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  • Research article
  • Open Access
  • Open Peer Review

The arrhythmogenic cardiotoxicity of the quinoline and structurally related antimalarial drugs: a systematic review

Contributed equally
BMC Medicine201816:200

https://doi.org/10.1186/s12916-018-1188-2

  • Received: 8 July 2018
  • Accepted: 9 October 2018
  • Published:
Open Peer Review reports

Abstract

Background

Several quinoline and structurally related antimalarial drugs are associated with cardiovascular side effects, particularly hypotension and electrocardiographic QT interval prolongation. A prolonged QT interval is a sensitive but not specific risk marker for the development of Torsade de Pointes—a potentially lethal polymorphic ventricular tachyarrhythmia. The increasing use of quinoline and structurally related antimalarials in mass treatments to eliminate malaria rapidly highlights the need to review their cardiovascular safety profiles.

Methods

The primary objective of this systematic review was to describe the documented clinical and electrocardiographic cardiovascular side effects of quinine, mefloquine, lumefantrine, piperaquine, halofantrine, chloroquine, sulfadoxine-pyrimethamine, amodiaquine, and primaquine. Trials in healthy subjects or patients with Plasmodium falciparum or P. vivax infection were included if at least two ECGs were conducted during the trial. All trial designs were included except case reports and pooled analyses. Secondary outcomes were the methods adopted by trials for measuring and reporting the QT interval.

Results

Data from trials published between 1982 and July 2016 were included. A total of 177 trials met the inclusion criteria. 35,448 participants received quinoline antimalarials in these trials, of which 18,436 participants underwent ECG evaluation. Subjects with co-medication use or comorbidities including cardiovascular disease were excluded from the majority of trials. Dihydroartemisinin-piperaquine was the drug most studied (5083 participants). Despite enormous use over the past 60 years, only 1076, 452, and 150 patients had ECG recordings reported in studies of chloroquine, amodiaquine, and primaquine respectively. Transiently high concentrations of quinine, quinidine, and chloroquine following parenteral administration have all been associated with hypotension, but there were no documented reports of death or syncope attributable to a cardiovascular cause, nor of electrocardiographic recordings of ventricular arrhythmia in these trials. The large volume of missing outcome information and the heterogeneity of ECG interval reporting and measurement methodology did not allow pooled quantitative analysis of QT interval changes.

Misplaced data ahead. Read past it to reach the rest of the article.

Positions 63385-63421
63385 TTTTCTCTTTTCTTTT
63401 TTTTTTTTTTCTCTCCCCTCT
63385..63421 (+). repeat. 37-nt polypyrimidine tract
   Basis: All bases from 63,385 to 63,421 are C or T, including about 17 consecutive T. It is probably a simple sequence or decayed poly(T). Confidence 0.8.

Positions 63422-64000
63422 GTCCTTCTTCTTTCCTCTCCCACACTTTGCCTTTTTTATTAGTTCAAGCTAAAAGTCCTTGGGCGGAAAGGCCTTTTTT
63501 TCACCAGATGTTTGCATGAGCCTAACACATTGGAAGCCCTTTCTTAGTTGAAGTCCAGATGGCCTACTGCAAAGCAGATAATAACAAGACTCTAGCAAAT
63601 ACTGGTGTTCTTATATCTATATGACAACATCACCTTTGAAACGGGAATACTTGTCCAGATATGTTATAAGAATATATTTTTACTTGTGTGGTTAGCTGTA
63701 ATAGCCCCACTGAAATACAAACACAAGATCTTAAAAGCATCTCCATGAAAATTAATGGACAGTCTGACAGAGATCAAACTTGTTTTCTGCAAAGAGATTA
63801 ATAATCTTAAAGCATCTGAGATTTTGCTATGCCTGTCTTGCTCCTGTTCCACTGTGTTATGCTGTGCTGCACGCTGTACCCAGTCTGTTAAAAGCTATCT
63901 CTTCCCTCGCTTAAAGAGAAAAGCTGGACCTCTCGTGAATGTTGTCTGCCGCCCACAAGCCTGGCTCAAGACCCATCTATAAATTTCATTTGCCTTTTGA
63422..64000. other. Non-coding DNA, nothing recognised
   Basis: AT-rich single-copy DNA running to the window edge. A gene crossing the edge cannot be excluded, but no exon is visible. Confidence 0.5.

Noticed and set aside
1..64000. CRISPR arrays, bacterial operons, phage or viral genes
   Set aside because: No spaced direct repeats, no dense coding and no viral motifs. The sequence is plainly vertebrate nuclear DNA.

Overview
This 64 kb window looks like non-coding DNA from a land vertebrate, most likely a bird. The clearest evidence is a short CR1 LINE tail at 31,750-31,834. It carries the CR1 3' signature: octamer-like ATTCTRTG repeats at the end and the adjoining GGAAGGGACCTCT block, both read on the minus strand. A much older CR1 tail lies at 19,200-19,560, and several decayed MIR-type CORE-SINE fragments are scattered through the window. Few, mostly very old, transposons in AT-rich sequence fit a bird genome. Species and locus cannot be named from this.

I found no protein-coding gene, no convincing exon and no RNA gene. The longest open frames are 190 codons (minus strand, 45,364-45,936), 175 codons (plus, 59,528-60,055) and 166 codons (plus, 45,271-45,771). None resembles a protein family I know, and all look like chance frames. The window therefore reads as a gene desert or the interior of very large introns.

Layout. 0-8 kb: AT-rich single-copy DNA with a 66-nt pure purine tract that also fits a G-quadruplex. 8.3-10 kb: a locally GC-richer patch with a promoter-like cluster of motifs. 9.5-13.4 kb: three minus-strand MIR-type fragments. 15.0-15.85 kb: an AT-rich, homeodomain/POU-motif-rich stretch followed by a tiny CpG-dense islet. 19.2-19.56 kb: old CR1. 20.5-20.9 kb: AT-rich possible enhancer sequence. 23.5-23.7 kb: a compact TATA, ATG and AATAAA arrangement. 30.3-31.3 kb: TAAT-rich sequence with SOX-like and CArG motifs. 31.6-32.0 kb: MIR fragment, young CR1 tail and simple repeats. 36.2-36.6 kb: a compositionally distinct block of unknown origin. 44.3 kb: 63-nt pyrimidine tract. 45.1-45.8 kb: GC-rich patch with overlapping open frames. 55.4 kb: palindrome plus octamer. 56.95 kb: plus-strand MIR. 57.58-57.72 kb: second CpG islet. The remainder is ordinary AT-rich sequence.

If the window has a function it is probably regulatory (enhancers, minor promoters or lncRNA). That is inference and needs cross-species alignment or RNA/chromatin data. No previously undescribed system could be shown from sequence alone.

Conclusions

No serious cardiac adverse effects were recorded in malaria clinical trials of 35,548 participants who received quinoline and structurally related antimalarials with close follow-up including 18,436 individuals who underwent ECG evaluation. While these findings provide further evidence of the rarity of serious cardiovascular events after treatment with these drugs, they also underscore the need for continued strengthening of pharmacovigilance systems for robust detection of rare drug adverse events in real-world populations. A standardised approach to measurement and reporting of ECG data in malaria trials is also needed.

Trial registration

PROSPERO CRD42016036678

Keywords

  • Systematic review
  • Malaria
  • Antimalarials
  • Quinolines
  • Piperaquine
  • Electrocardiogram
  • QT
  • Arrhythmia
  • Torsade de pointes
  • Mass drug administration

Background

Quinoline antimalarials and structurally related compounds have long been known to cause cardiovascular side effects. Many of these antimalarial drugs cause hypotension, partly through alpha blockade, and they affect both depolarisation and repolarisation of cardiac and skeletal muscle [1]. The dangers of rapid intravenous injection of quinine, the marked prolongation of the electrocardiographic (ECG) QT interval caused by quinidine, and the lethality of chloroquine in overdose have each caused considerable concern over their use in the treatment of malaria. The discovery in 1993, after its registration, that halofantrine was associated with marked QT prolongation and sudden death augmented these concerns [2]. More recently, there has been uncertainty over the potential risks associated with the QT prolongation following use of piperaquine and the fixed-dose combination dihydroartemisinin-piperaquine (DP), the latest addition to the artemisinin-based combination therapies (ACTs) recommended for treatment of malaria by the World Health Organization (WHO) [3]. While the European Medicines Agency has approved DP, it called for more data to substantiate the cardiac safety of DP and its effect on the QT interval, particularly in children [4]. Consideration of this well-tolerated antimalarial drug for use in intermittent preventative therapy (IPT) and in mass drug administration (MDA) as part of malaria control interventions underlines the urgent need to clarify the cardiovascular safety profile of DP and structurally related antimalarials [5].

Characterising the electrophysiological effects of a drug, particularly during the treatment of acute illness, is not straightforward. It is not a problem unique to antimalarials and is a major consideration during drug development. A prolonged QT interval, reflecting a delay in ventricular repolarisation, is a sensitive but not specific risk marker for ventricular tachyarrhythmia development, notably Torsade de Pointes (TdP) [6]. This rhythm if sustained can degenerate into ventricular fibrillation and result in sudden cardiac death. The relationship between QT prolongation and the risk of developing ventricular tachyarrhythmias is incompletely understood, although many factors are known to contribute. These include the presence of underlying genetically determined QT prolongation, electrolyte abnormalities, structural heart disease, female gender, and co-administration with other drugs which also prolong the QT interval or increase drug levels [6]. Without detailed investigation, it is therefore difficult to assess an individual’s risk of a drug precipitating life-threatening ventricular tachyarrhythmias.